In the UK (or at least in Scotland) they have this thing called a cheque guarantee card. (N.B. When in Scotland, spell as the Scots do.) If you are considered trustworthy by the bank, they'll give you such a card. When you write a cheque, you present the card to the merchant along with the cheque. They take down the number on the card, and this essentially guarantees them that the bank will honor the cheque. If the writer of the cheque has overdrawn their account, that's between them and the bank. The merchant doesn't get caught up in the crossfire. I just don't understand why we don't do that over here.
With the advent of debit cards and PayPal, I suppose it's a moot point. Checks (and cheques) will probably be obsolete in a few years anyway.
It's sad the way new information about nutrition and diets gets twisted by the media and people's natural inclination to oversimplify. Take the current hype about low-carb foods. The popularity of anti-carb diets such as Atkins has gotten so high that restaurants and manufacturers are all jumping on the low-carb bandwagon. For many people the message has boiled down to a simple formula: high carb = bad, low carb = good. Nevermind the fact that many of the low carb products that are being peddled are actually rather high in fat, sometimes saturated fat. No distinction is made between good carbs, such as those found in whole grains, fruits, and vegetables, and the carbs contained in a candy bar or a slice of Wonder white bread.
Remember just a few years ago when "low fat" were the buzzwords? Eventually, it dawned on people that a lot of these products were low fat but were actually very high in calories/sugar. But that doesn't mean that we shouldn't eat foods low in fat. It means we shouldn't eat foods high in calories and/or sugar.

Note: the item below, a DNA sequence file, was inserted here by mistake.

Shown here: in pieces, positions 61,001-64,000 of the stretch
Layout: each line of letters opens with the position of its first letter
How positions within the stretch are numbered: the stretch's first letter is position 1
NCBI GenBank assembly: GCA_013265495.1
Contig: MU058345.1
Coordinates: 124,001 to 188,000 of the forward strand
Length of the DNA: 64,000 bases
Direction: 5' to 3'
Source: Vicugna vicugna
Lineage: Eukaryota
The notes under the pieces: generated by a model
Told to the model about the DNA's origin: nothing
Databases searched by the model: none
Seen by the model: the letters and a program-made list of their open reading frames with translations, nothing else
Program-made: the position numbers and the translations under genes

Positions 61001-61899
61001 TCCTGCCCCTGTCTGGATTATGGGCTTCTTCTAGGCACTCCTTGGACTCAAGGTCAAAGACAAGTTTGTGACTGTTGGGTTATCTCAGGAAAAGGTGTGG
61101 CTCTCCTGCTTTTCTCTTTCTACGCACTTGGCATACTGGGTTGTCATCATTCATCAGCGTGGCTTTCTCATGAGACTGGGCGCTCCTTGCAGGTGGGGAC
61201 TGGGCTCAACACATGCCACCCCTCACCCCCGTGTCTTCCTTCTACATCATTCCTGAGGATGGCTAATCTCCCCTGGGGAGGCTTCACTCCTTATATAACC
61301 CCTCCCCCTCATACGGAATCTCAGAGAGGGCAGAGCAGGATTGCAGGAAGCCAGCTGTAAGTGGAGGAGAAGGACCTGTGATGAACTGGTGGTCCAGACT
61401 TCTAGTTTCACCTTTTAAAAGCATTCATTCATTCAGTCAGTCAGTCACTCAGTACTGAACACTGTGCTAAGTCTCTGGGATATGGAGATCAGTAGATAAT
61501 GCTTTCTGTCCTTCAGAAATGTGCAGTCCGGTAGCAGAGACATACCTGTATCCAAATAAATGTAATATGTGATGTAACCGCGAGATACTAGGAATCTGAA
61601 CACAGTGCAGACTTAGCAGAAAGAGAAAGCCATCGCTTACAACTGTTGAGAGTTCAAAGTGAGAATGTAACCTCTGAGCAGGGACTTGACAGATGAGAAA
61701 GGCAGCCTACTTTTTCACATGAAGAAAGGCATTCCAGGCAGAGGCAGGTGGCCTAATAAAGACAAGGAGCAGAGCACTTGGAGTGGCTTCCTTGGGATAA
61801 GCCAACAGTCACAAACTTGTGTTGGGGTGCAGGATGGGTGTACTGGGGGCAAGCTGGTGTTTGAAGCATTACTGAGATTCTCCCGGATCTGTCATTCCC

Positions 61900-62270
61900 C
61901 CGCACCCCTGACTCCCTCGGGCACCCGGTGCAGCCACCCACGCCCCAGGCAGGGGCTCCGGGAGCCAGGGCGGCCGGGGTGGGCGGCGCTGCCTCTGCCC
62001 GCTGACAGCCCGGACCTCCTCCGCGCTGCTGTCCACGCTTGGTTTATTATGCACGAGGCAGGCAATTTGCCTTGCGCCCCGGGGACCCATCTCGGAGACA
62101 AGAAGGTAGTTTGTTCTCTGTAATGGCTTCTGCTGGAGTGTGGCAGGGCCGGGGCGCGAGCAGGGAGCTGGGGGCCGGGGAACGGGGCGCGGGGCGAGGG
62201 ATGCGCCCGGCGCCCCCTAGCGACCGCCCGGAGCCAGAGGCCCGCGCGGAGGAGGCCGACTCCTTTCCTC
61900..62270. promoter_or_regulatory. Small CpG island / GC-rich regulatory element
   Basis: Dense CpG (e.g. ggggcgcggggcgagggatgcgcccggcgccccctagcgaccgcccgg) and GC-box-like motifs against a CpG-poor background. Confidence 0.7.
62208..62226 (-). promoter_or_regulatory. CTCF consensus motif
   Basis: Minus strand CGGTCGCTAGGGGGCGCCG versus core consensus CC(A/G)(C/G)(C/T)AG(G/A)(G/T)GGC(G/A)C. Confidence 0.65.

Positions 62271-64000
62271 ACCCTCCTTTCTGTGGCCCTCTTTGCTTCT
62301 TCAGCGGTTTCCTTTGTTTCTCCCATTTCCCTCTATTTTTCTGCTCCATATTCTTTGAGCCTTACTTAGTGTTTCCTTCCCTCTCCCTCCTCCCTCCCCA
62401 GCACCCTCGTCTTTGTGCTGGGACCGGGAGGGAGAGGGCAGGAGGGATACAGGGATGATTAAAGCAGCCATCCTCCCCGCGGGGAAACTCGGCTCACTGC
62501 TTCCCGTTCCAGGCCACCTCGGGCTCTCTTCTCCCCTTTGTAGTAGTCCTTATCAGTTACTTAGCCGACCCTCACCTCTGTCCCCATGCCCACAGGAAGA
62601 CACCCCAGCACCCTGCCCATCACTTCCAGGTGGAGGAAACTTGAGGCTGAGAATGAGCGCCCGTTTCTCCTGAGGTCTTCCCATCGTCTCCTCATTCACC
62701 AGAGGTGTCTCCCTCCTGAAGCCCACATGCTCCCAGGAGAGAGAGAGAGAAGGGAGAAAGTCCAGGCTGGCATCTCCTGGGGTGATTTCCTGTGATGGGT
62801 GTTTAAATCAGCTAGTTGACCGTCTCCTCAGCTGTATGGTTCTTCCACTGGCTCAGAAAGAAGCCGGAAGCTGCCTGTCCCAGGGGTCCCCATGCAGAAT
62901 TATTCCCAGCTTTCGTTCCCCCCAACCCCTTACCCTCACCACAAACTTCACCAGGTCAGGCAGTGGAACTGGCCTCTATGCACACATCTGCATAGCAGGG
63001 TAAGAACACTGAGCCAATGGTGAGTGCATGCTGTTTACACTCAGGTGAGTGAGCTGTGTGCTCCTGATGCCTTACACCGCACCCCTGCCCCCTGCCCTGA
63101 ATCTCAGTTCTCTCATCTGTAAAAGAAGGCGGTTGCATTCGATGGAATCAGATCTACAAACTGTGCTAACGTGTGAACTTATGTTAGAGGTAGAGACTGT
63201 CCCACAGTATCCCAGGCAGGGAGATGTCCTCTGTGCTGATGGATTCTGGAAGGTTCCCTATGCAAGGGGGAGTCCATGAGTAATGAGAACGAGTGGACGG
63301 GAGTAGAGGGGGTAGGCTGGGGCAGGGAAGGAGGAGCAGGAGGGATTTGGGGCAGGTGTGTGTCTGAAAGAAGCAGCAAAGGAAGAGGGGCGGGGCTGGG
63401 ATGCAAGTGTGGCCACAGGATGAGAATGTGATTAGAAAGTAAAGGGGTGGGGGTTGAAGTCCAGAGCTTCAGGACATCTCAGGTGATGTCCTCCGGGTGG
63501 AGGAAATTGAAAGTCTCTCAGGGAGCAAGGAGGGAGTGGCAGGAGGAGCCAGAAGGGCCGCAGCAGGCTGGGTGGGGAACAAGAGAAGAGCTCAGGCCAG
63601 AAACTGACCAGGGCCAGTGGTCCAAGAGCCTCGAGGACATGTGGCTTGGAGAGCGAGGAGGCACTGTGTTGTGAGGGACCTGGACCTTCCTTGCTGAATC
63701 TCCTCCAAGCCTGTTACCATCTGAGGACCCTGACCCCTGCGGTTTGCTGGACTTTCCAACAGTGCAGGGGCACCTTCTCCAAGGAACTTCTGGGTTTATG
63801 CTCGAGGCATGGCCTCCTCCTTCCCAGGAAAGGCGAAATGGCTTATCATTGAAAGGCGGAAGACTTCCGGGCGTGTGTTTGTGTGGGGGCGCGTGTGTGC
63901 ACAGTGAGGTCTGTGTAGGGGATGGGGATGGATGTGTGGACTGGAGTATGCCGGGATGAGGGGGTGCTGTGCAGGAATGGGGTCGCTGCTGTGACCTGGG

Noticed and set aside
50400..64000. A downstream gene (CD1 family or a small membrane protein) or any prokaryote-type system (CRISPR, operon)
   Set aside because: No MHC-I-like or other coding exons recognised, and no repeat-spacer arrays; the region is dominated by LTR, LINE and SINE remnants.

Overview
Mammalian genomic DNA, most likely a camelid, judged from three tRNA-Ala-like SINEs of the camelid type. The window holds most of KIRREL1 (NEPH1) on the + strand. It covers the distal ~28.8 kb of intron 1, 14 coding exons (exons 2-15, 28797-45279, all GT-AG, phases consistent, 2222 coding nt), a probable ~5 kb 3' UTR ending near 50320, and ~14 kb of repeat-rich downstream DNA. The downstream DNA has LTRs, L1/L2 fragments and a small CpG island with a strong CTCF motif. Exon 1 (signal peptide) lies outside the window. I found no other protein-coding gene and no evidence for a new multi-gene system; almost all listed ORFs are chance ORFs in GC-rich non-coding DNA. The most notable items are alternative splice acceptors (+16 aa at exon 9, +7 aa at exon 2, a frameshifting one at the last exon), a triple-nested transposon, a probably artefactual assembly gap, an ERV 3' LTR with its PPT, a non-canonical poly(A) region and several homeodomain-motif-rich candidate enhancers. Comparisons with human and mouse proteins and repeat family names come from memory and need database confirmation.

As American society becomes more and more dependent on pre-prepared, processed foods, we will probably continue to fall victim to these distortions of the nutritional facts.
Meanwhile, the price of eggs goes through the roof, and there is a new steak house opening on every corner. Oh well. More whole wheat sourdough bread for me!
I love the movies, but they're making me literally sick.
Has anyone else noticed that hand-held cameras (or a technique that simulates the effect of hand-held cameras) are being used more and more often for films? Apparently, it's consider "edgy" or artistic in some way, as I am coming across this technique more and more often, and not just in the low budget independent films. Unfortunately this kind of camera work makes me, to borrow someone else's words, "sicker than a parrot in a tumble-drier." I am not particularly susceptible to motion sickness in general, so I can imagine the effects are ten times worse for those who routinely experience car-sickness and the like. As it is, I have had to leave films halfway through or sit through significant portions with my eyes closed an increasing number of times over the past year. "Pieces of April," "Eternal Sunshine of the Spotless Mind," and to some extent, "Lost in Translation" all left me with a royal headache and, to put it delicately, a major loss of appetite.
I am an independent and foreign film fan, and every week I get an e-mail newsletter from Landmark Cinemas, our local "art house" chain, telling me what's on for the coming week. Along with the plot summaries, the number of minutes, and the rating, I have asked them if they could also include a warning about use of hand-held cameras, where applicable. That way I could at least avoid wasting my money (not to mention the rest of my day, as I usually don't feel normal again until after I've had a good night's sleep). If it catches on, maybe it could become a regular feature of movie listings, along side the ratings for violence, bad language, drugs, and sex. Call it the barf factor. Anyone else want to join me in this campaign?
I wonder if I will actually get through this whole day without being tricked into falling for an April Fool's joke. My husband gets me almost every year. I'm very gullible.
My favorite foolishness of the day: Go to Google, and enter the words "weapons of mass destruction" as search terms, then click the "I feel lucky" button.